The Downside of Santa

I have a confession to make about Santa. At the risk of sounding like Scrooge: I don’t really like the jolly fellow from the North Pole. Gasp, I know! While I am all about the festivity and magic of the season, including generous gift giving, I do not particularly like the role that Santa plays in all of that. Here’s why.

The Downside of Santa

Some Families Don’t Get Santa

This week, my kids’ school decided to adopt four local families through a local charity, Interfaith Hospitality Network. For these children, Santa doesn’t magically appear on Christmas morning. Their parents, who are struggling to provide even the most basic necessities like food and shelter and warm winter coats, don’t have money to spare on piles of toys. I know this is true not just in our small town, but all over our world.

The children in my son and daughter’s classes helped buy warm coats and fun toys for each member of these families. They helped to wrap each gift, and delivered them on the last day of school. 

Why Do We Have to Do This?

As the gifts were being wrapped, I overheard one of the children say, “But won’t Santa be bringing them gifts?” What an incredibly logical question! If Santa is the bearer of Christmas presents (and you better be good if you want more!), why do we even need to bother helping other families at all? Why doesn’t he come to all families? Why do some kids get mountains, and others, nothing at all?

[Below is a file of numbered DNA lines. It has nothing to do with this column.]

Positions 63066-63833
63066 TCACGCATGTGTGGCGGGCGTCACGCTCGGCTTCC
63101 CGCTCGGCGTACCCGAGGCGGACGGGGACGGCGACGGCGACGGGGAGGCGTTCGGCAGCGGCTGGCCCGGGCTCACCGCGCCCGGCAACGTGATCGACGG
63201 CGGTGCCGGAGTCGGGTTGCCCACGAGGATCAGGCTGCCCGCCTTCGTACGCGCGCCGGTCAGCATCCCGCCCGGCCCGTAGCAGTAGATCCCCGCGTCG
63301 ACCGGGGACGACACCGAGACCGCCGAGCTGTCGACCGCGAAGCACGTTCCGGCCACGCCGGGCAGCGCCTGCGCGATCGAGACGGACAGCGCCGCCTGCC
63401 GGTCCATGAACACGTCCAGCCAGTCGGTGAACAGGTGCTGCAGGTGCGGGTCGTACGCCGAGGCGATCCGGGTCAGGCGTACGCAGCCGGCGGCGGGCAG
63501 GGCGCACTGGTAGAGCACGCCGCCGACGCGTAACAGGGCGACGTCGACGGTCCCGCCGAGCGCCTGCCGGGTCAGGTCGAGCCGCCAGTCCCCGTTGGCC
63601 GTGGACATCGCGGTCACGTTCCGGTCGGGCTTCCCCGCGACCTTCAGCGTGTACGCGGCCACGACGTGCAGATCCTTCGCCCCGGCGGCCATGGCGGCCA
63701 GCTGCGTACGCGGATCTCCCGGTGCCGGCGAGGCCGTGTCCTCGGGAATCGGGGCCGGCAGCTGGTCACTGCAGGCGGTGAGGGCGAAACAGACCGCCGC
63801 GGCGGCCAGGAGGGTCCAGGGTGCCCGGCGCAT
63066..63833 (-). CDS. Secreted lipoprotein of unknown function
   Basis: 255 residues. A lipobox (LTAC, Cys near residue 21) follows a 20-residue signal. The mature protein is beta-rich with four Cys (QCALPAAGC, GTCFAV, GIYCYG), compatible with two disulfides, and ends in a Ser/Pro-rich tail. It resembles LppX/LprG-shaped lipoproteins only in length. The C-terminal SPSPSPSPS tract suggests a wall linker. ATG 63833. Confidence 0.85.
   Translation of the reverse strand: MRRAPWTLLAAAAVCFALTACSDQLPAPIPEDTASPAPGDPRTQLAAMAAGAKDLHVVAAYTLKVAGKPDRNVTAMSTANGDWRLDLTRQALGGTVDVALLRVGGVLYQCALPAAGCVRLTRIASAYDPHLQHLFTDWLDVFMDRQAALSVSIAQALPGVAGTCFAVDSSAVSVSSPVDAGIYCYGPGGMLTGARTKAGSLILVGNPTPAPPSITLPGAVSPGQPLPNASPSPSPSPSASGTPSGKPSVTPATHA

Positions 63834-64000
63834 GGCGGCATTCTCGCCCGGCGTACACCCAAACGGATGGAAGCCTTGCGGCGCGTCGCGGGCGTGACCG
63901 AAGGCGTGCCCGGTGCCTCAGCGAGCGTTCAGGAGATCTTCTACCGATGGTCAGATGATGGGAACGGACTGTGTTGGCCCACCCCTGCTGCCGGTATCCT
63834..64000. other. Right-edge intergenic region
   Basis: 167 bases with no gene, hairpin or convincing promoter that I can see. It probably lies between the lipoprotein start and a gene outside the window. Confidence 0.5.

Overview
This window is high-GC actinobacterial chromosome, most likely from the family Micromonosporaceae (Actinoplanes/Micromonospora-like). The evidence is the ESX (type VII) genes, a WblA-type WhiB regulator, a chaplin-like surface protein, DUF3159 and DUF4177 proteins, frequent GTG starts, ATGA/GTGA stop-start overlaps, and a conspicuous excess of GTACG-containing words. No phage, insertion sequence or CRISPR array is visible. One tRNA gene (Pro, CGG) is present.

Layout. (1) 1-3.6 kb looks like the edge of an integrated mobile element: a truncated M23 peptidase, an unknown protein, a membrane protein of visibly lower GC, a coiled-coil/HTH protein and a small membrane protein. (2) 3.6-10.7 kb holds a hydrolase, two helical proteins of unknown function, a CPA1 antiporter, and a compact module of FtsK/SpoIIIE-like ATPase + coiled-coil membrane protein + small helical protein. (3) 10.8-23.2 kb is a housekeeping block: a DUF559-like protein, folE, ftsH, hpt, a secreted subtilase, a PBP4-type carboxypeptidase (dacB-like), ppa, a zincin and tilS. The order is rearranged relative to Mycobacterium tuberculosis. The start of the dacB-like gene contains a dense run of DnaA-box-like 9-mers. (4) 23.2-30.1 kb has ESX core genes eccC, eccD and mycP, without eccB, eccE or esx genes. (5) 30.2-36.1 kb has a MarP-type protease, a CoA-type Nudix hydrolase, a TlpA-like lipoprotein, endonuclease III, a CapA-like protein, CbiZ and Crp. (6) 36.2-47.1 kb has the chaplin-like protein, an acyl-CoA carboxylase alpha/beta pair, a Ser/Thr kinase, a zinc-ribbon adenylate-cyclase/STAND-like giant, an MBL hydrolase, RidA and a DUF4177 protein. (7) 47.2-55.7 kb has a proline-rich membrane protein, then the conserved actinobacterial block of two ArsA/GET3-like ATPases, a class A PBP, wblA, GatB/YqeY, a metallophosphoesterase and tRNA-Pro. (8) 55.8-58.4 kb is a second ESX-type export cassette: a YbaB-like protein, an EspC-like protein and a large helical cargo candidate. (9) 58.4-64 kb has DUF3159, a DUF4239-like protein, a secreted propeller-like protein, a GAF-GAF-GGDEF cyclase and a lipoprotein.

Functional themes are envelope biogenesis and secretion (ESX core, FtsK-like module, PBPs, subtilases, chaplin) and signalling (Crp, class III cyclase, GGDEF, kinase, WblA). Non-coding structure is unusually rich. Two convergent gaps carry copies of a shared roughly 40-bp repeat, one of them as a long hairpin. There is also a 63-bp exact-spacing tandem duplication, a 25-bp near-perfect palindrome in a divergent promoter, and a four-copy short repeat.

On the flip side, I read a thank-you note from a single mother who received gifts last year. In it she said that her son had already accepted the fact that there would be nothing under the tree that year. Nothing. Imagine his delight and surprise on December 25th when there was a pile of warm clothing and fun toys under the tree!

The Real Magic Is Us

Whether or not you “do” Santa in your family, there is no judgment here. I do want to highlight this problem with Santa, though, because the reality is that for many families who are struggling, there is no Santa coming from the North Pole. We need to help our kids understand the privileges they wake up to, every day. Like a warm place to call home, pantries full of food, and appropriate clothing for each season.

Christmas and Santa don’t have to be solely excuses for excessive giving among those who really need nothing.  They can be a chance for us to bring Santa to life for those who are not so privileged. We can demonstrate the power of community. We don’t need to rely on luck and good fortune, but the magic of human love and kindness.

gift giving

The kids at my children’s school helped provide gifts, including warm coats and toys, for four local families in need.

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